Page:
NICE, France (VN) — Radical innovation is much rarer than it used to be in the bike industry. While a lot of new products come from evolutionary development, Canyon’s new Grail CF didn’t.
The Grail’s head-turning design largely comes down to that unconventional “hover bar.” This cockpit contributes to the bike’s personality in a generally positive fashion. However, that’s only the starting point. Canyon packed a number of other features into the Grail that makes it a strong showing as the German company’s first gravel bike.
We won’t make you wait any longer, though — the handlebar. Why does it look like a space-age biplane?
Canyon wanted to add compliance on the tops as well as better control while holding the drops. It was also aiming to integrate the stem more smoothly with the head tube, avoiding the need to cut the fork’s steerer.
For compliance, Canyon says the tops of the bars afford seven times more flex than a traditional bar/stem combination. This is due to the absence of a stem clamped in the center of the carbon bar. Instead, the moderately oval-shaped ergonomic tops should flex more freely. This construction adds about 120 grams over a conventional assembly, according to Canyon.
Down below, where the lower bar joins the drops on either side of the integrated stem, the bars are stiffer, due to the reinforcement. Additionally, when your hands are in the drops, near the brake levers, you hook your thumbs over the lower bar, which distributes weight beyond the heel of your hand. The drops are also ergonomically shaped, a bit like the letter “D” and they sweep out at 7.5 degrees without altering the angle of the brake hoods.
We didn’t notice a lot of additional compliance while riding on the tops of the bars. Perhaps it could afford the sort of subtle vibration damping that works its magic on long days when bumpy terrain gradually adds up. We’ll need more than just one first ride aboard the Grail to tell.
On the other hand, we immediately felt a difference while riding in the drops. The steering felt more precise, especially on loose dirt descents. Depending on the demands of a particular corner or terrain, you can use the lower bar to apply pressure for precise line corrections. The grip diameter is thicker than an ordinary handlebar, which might be a concern for riders with smaller hands. We appreciated the ergo shape down toward the end of the bar, which was comfortable for cruising when you didn’t need to reach the shifters or brakes.
As a whole, the hover bar is good — certainly a conversation starter — but you might want to seek them out for a test ride if you’re a traditionalist.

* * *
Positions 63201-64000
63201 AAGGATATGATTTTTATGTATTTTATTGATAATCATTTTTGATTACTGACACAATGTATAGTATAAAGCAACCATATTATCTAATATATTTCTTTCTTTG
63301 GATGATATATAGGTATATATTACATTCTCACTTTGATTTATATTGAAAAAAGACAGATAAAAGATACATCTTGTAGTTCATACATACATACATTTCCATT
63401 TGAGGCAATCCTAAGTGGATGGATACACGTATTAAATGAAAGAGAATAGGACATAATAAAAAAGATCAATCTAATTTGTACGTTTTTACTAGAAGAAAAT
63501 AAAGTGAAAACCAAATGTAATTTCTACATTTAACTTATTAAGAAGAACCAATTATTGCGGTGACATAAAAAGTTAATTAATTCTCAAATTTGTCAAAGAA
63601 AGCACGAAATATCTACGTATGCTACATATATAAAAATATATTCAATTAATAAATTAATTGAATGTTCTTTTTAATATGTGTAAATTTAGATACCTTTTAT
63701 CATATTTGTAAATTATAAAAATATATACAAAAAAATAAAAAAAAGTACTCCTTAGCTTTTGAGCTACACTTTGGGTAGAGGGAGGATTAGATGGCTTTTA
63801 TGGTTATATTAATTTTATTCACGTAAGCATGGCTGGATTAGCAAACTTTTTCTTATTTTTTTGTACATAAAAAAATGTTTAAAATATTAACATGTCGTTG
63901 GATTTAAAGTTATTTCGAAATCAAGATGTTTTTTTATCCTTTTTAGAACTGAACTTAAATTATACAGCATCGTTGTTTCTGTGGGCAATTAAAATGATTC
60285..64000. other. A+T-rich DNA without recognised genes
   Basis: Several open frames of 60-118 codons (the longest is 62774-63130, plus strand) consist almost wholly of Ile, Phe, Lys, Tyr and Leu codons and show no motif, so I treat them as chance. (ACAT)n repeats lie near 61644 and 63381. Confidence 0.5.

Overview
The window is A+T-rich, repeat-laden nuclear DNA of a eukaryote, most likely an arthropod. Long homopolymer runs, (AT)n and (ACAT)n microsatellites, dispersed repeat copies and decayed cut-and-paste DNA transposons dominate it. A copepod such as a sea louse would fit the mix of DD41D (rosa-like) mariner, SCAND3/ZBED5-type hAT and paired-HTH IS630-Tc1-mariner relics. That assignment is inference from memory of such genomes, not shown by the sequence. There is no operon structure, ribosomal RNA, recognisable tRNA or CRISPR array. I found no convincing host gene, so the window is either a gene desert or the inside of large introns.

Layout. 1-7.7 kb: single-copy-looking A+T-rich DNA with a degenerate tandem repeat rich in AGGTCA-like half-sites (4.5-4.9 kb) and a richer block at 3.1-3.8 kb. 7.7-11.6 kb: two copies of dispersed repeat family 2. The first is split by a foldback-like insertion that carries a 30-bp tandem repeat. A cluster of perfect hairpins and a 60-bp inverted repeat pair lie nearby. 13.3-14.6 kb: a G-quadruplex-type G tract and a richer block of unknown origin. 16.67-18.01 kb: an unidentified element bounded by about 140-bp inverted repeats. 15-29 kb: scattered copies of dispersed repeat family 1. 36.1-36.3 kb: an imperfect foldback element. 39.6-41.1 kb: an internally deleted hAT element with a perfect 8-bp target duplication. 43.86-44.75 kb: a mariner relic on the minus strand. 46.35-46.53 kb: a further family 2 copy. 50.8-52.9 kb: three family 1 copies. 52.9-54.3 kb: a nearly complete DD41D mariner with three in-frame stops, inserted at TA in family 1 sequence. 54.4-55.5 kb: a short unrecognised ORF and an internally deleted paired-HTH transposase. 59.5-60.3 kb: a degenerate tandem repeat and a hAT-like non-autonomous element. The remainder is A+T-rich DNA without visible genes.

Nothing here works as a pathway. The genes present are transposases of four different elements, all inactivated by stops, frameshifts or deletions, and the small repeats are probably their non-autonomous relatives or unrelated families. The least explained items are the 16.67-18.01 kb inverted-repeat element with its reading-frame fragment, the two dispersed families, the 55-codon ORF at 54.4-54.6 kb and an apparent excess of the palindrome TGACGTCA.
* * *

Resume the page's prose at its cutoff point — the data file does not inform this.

The seatpost is Canyon’s second notable compliance feature on the Grail. The VLCS 2.0 also sports an eye-catching design, but it isn’t new. This is the same post on Canyon’s excellent Endurace road bike. Split into two carbon fiber leaf springs, the post is joined at the head and in the frame. It flexes more than any other we’ve ridden, offering lots of comfort in an unobtrusive manner. Saddle angle remains constant as it moves. While the fixing bolt is a bit inconvenient, placed between the seat stays where they join the seat tube, we were able to raise and lower the seat without much trouble. Also, that clamp design allows Canyon to seal out water with a rubber grommet where the post meets the frame.
If the biplane bars and split seatpost didn’t dominate the conversation, that frame would get a bit more credit, which it is due. At 830 grams for the SLX model, you’d be hard-pressed to find a lighter gravel frame. The SL model clocks in at 1,040 grams — also impressive.
Beyond the obvious benefits of a light frame, the Grail’s geometry strikes a nice balance between stability on rough terrain and agreeable handling. Its 72.5-degree head tube is fairly steep relative to other gravel bikes. Trek’s new Checkpoint, for instance, has a 71.8-degree head tube (both size M). Canyon opts for a long wheelbase — 1,029mm for size M — which seems to mellow out its high-speed handling. For comparison, a 54cm Specialized Diverge has a 1,004mm wheelbase.
When it comes to handling, the Grail is a reflection of Canyon’s background with pure road bikes. As such, tire clearance is a bit stingy. Frame and fork won’t fit larger than a 42mm tire, and there’s no option for 650b wheels with larger tires. (Note that sizes XS and 2XS come with 650b wheels and 40mm Schwalbe G-One tires.) In most cases, it’s unlikely a rider would find the limits of a 42mm tire. Nevertheless, given the overall trend toward more clearance and bigger tires, it’s a little disappointing that Canyon didn’t find ways to afford a bit more room at the seat and chain stays.
Canyon’s Grail won’t satisfy rabid gravel riders, but it will suit the needs of most riders who are starting to venture away from pavement. It won’t slow them down on the pavement much either.
Plus, it has a few additional features that could encourage exploring — fender mounts and the option to buy special Topeak bikepacking bags that are tailored for the Grail. Canyon also worked with 3M to develop adhesive frame protector stickers that can be applied where the packs strap to the carbon frame.
The greatest question a Grail-seeker will need to answer if those handlebars will be the right fit. Without them, the frame’s cockpit geometry would be much lower and longer — ungainly. So don’t plan to install a conventional stem and bar.
There is one Grail model that comes with an ordinary cockpit, the alloy model. Otherwise, there are five models (including one women’s model) to choose from with varying parts builds. Pricing ranges from 2,199-4,599 euro, and there are four color options. Final USD pricing has not been confirmed.